• November 28, 2022

It’s An Omnichannel Holiday: Online Stays Strong As Shoppers Return To Stores

Americans embraced in-person shopping this Black Friday weekend, returning to stores and malls in big numbers. But early results for the weekend showed that consumers’ love affair with online shopping remains …

Holiday Inflation Watch: Thanksgiving Travel & Menus Took A Hit

The holiday inflation watch continues. This time, it’s Thanksgiving and plenty of consumers are feeling ungrateful for inflation as it slashed travel plans and slimmed down portions this year. In the …

First Legal Cannabis Retail Licenses Hit New York’s Massive Market

A mere 20 years after this article’s cover photo was taken, New York State is about to welcome its first-ever legal cannabis retail dispensaries. In November, New York’s Office of Cannabis …

Key Takeaways

  • OPEC controls 40% of the world’s oil production and accounts for 60% of internationally traded oil.
  • This gives the organization massive control over the international price of oil, allowing it to keep prices high.
  • Oil prices directly influence the value of oil stocks. When OPEC takes steps to increase oil prices, it can also boost the price of oil stocks.

The Organization of the Petroleum Exporting Countries (OPEC) announced last week that it would cut production of oil by approximately 2 million barrels of oil per day. That’s a reduction in the global supply of about 2%.

This announcement had an immediate effect on the oil and gas markets, driving prices higher. The price for a barrel of crude oil rose from $76.71 to $92.64, an increase of just under 21%. But, how do OPEC’s meeting and the resulting change in the price of oi, impact the stock market — and oil and gas stocks in particular? We’ll break down what you need to know.

What is OPEC?

The Organization of the Petroleum Exporting Countries (OPEC) is an international group that includes thirteen countries. Each country involved is a major exporter of oil, with the organization controlling as much as 40% of the world’s oil production and 80% of the world’s oil reserves.

Its membership includes:

  • Algeria
  • Angola
  • Equatorial Guinea
  • Gabon
  • Iran
  • Iraq
  • Kuwait
  • Libya
  • Nigeria
  • Republic of the Congo
  • Saudi Arabia
  • United Arab Emirates
  • Venezuela

Ecuador, Indonesia, and Qatar are all former members. There is also OPEC+, a group that includes non-OPEC members, such as Mexico, Malaysia, Oman, and Russia, that collaborate with OPEC on specific goals through agreements on production increases and cuts.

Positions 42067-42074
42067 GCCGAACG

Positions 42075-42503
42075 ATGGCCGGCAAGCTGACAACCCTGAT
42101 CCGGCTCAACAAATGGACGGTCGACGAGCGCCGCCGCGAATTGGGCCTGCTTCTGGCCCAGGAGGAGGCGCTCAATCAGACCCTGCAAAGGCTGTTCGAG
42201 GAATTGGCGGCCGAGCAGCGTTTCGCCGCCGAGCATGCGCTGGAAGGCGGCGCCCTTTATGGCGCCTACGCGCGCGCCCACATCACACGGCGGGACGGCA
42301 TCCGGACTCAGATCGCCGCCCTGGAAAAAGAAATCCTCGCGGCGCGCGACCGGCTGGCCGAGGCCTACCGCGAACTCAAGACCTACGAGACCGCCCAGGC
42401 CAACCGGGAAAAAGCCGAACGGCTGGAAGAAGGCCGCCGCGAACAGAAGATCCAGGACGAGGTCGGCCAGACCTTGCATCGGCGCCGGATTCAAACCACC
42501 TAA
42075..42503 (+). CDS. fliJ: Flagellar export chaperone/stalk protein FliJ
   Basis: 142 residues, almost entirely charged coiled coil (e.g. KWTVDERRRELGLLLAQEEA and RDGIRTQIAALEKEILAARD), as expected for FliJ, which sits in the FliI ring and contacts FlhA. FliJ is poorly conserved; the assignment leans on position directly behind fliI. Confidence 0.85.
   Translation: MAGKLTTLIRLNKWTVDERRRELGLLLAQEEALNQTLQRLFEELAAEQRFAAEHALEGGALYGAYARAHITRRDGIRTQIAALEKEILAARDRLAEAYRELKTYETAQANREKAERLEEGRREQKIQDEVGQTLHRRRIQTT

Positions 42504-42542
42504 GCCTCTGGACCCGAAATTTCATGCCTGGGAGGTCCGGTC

The history of OPEC

OPEC began shortly after World War II when Venezuela and Iran invited Iraq, Kuwait, and Saudi Arabia to meet to discuss petroleum exports. At the time, the United States was both the world’s largest consumer and producer of oil. Of the seven largest oil companies in the world, five were headquartered in the US.

In 1959, these major oil companies informed oil-producing nations that they would pay 10% less for oil going forward. In response, the first Arab Petroleum Congress met. This meeting, which included a delegation from Venezuela, resulted in an agreement to form an Oil Consultation Commission.

1960 saw the official founding of OPEC in response to further cuts in the prices oil companies were willing to pay for crude oil. Over the next decade, OPEC expanded from five members to include many of its current members.

In 1973, some OPEC members nationalized their country’s oil production and increased prices. OPEC followed this with an embargo on sales to the U.S. and other nations supporting Israel in the Yom Kippur War.

Increased prices and the embargo led western countries to try to reduce their reliance on oil from the Middle East. Supply and prices have ebbed and flowed in the decades since.

Today, OPEC collaborates on things such as levels of oil production to try to influence international oil prices and to ensure that member nations receive top dollar for their exports.

How OPEC’s meeting affects oil prices

When OPEC meets, it discusses many topics, including the current economic climate, supply and demand for energy — including oil — and other factors that can influence the value of oil and the profitability of producing and exporting it.

The members of OPEC+ control roughly 40% of the world’s production of crude oil and account for 60% of the oil traded internationally. That gives the organization significant control over the commodity.